Harald McPike had been to the North Pole. The South Pole. Climbed the tallest peak in Africa, the volcano that is the highest point on Earth and the mountain that’s not Everest but gives you a great view of its deadly face. What was left? He wanted to hit the moon with a tennis ball.

So when the Northern Virginia company Space Adventures told McPike he could get into lunar orbit for $150 million, the Bahamas-based, Austrian-born billionaire trader put down a $7 million deposit.

Five years later, McPike has settled a lawsuit against entrepreneur Eric Anderson’s company after spending two years in litigation trying to get his deposit back. McPike’s not going around the moon. When any private traveler might is unclear.

The lawsuit in federal court in Alexandria shows how precarious the world of commercial space travel is, in which customers hoping for the ultimate exclusive vacation fund technological projects both uncertain and extremely expensive.

In litigation, lawyers for the company said McPike had bought not a seat but “an opportunity” to be part of a potential mission.

“It is an undeniable fact that the Russians have never sent a man around the Moon and that the U.S. had not done so in forty years,” they wrote in one filing.

Space Adventures declined to comment for this article. In one court hearing, an attorney for the company said it is “not in the business of litigating, they’re in the business of getting people to space.”

Unlike Jeff Bezos’s Blue Origin, Elon Musk’s SpaceX and Richard Branson’s Virgin Galactic, Space Adventures is not trying to build its own tourist rockets. (Bezos owns The Washington Post.) The company contracts with the Russian government, which uses investments from tourists to modernize. NASA also buys seats on Russian rockets.

But Anderson, the co-founder and chairman, is the first and only entrepreneur to successfully send tourists — seven of them — to the International Space Station. He set out to be the first to get them to the moon.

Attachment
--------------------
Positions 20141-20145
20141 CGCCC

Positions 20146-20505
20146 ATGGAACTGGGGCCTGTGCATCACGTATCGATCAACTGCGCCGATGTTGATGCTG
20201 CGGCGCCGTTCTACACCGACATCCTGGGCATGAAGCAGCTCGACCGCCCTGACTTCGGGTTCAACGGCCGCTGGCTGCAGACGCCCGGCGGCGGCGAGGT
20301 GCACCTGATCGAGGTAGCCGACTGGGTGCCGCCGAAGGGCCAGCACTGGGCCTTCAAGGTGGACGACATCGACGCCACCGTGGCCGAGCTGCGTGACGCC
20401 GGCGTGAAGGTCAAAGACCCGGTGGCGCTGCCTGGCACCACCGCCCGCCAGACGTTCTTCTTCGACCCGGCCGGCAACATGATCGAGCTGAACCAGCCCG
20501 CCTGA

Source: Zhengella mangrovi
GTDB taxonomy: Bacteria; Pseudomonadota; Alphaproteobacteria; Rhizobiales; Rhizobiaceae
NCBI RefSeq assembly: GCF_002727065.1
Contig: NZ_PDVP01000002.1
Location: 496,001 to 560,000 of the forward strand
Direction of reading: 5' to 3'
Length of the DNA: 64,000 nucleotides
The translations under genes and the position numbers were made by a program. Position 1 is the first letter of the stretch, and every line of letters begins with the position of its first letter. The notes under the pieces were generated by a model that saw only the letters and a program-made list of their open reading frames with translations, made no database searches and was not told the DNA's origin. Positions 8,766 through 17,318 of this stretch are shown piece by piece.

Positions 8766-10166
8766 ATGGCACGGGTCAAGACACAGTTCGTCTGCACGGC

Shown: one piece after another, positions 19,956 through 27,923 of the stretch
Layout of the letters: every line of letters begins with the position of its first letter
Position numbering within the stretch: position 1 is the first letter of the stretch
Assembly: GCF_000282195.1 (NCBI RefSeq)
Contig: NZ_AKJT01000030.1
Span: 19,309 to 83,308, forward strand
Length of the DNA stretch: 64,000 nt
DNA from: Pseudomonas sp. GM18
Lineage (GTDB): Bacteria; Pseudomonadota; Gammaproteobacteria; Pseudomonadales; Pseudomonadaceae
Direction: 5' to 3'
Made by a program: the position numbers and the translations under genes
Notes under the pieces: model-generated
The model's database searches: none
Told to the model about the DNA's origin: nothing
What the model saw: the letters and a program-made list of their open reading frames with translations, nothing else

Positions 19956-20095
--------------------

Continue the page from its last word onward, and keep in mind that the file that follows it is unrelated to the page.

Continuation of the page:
Anderson has founded several other companies, with mixed success. Planetary Resources, an ­asteroid-mining project, floundered before being bought last year by a blockchain company. Planetary Power, which aimed to bring hybrid generators to places off the electric grid, folded.

Former board members of Space Adventures — now part of a company called Zero-Gravity Holdings — have complained that Anderson kept investors in the dark.

One shared with McPike emails airing concerns about lack of access to contracts and other information. In one 2013 email, highlighted by McPike, a Space Adventures attorney said he couldn’t provide the company’s contract with Russia for the “lunar voyage” because it did not yet exist.

In court filings, Space Adventures went after McPike’s character, suggesting McPike was no naive adventurer but a gambler trying to weasel his way out of a binding contract. In the words of McPike’s own lawyers, they painted him as “a fashion model-chasing, tax-evading billionaire.”

McPike acknowledged under questioning by Anderson’s attorneys that he had been kicked out of 20 to 50 casinos for card-counting at blackjack, which is how he made his first few hundred thousand dollars. He disputed assertions by Anderson’s attorneys that he had moved to the Bahamas to avoid taxes.

In one court filing, Space Adventures called “cringe-worthy” McPike’s “record of personally conducting ‘casting calls’ for aspiring Eastern European models,” while promising it was not likely to come up at trial.

McPike’s lawyers countered in their filings that Space Adventures spent an “embarrassing amount of time” focusing on his “irrelevant interactions with fashion models.”

McPike himself thinks Space Adventures should be cringing.